Andy Bagnall is the Director General at the Rail Delivery Group (RDG).
Today, Britain’s train companies and Network Rail are coming together to give the classic double-arrows rail logo a green makeover and to declare that ‘We Mean Green’.
The aim is to remind people that while world leaders will soon gather in Glasgow to, we hope, make vital commitments to cut carbon emissions, there are choices we can make as individuals too, right now, that will help towards saving the planet.
Transport – how we get from A to B – is the single biggest source of pollution in Britain. Meeting the target of reaching net zero will, quite simply, be impossible without radical changes to how we move people and goods around.
Attention tends to focus on the new technology that will help tackle the challenge of decarbonisation. The assumption seems to be that with the right innovation we can all continue driving and flying much as we do today. In fact, behaviour change is going to be needed and there is no time to lose. A fantastically green form of transport already exists but it relies on people and businesses doing things differently.
As new commuting habits start to form with the return to work this autumn, there has never been a more important time to encourage people out of cars and on to trains. Recent research for the Rail Delivery Group found that just a 20 per cent shift from rail to road would create an extra million tonnes of carbon emissions annually.
This is because when people choose the train, they cut their carbon emissions by two thirds compared to going by car. The goods carried on a single freight train take 76 lorries off the road. The humble train’s green credentials are beyond doubt – while they accounted for ten per cent of journeys, pre-pandemic, trains were responsible for just one per cent of transport-related emissions.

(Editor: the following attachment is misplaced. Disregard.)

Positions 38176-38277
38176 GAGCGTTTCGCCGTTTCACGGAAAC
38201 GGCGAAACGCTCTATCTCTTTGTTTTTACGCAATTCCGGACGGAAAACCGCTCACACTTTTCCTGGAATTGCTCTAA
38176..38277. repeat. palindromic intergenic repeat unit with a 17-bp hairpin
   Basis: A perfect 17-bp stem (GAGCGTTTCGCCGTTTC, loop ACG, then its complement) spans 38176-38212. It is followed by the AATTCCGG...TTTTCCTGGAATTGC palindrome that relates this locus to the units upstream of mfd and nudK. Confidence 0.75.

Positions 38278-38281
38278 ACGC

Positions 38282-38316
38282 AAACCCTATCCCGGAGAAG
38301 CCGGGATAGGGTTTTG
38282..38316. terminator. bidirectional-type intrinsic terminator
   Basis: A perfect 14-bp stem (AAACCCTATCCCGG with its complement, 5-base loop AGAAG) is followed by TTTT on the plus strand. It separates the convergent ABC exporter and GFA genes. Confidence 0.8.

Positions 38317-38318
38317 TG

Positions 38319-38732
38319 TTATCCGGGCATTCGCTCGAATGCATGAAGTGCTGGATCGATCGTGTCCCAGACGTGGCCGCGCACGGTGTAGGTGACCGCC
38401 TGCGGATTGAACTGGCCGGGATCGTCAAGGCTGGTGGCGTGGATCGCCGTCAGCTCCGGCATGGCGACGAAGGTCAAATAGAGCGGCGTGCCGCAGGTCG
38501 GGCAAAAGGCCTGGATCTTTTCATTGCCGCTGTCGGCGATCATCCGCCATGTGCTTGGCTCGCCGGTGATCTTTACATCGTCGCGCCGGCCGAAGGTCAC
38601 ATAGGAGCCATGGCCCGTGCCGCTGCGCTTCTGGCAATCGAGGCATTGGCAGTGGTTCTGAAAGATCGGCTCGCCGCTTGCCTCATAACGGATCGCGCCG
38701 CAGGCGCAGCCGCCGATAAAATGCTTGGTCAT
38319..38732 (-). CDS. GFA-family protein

Of course, the train will not be an option for every journey and for shorter distances, people should look to walk or cycle if they can. Yet in the many instances where taking the train is a viable alternative to more polluting modes, train companies and government have a responsibility to make rail an easier, more attractive choice.
If we are honest, that’s not always been the case. While we have spent billions of pounds upgrading trains and tracks, installed tens of thousands of bike spaces in stations, and gone to great lengths to reassure passengers, in the face of the pandemic, that train travel is safe, there is much more to do.
Research has shown that around a third of people for whom trains are an option are put off by the complexity of rail fares. That’s why train companies have been working with the government, encouraging them to radically reform the fares system so that it is easier for people to get a good deal, to know they have paid the best price and to be sure they have the right ticket.
Then there is the thorny issue of cost. While reforming the fares system will go a long way to addressing negative perceptions about the value for money of train travel, the Government has choices to make about the balance between passengers and taxpayers when it comes to who pays for the railways. This choice is made every year when government decides the increase to regulated fares, such as season tickets.
While many people never use the train, everyone benefits from it, whether it’s reduced road congestion, cleaner air, or goods getting to supermarket shelves promptly by freight train. Over the last decade and a half, however, governments of all colours have sought to shift more of the price of rail travel away from taxpayers generally and onto passengers. While car drivers have benefitted from a decade long freeze in fuel duty, and the Government is considering cutting air passenger duty for domestic flights, taxes now make up 40 per cent of the cost of electricity to power trains.
These are not policies that encourage green travel choices. Government should take a holistic approach and adopt a ‘polluter pays’ principle towards transport levies across modes to encourage more people to take the train and more companies to choose rail to move their goods.
As train companies, we believe passionately in the potential for our sector to help tackle the climate crisis. We’re not resting on our existing green credentials though. We are replacing older, more polluting trains for newer, greener models, and we’ve published a high-level strategy to bring greener power – whether electric, battery or hydrogen – to the tracks.
That’s why, today, as we look ahead the UN climate summit, Britain’s rail industry is confident in declaring that We Mean Green.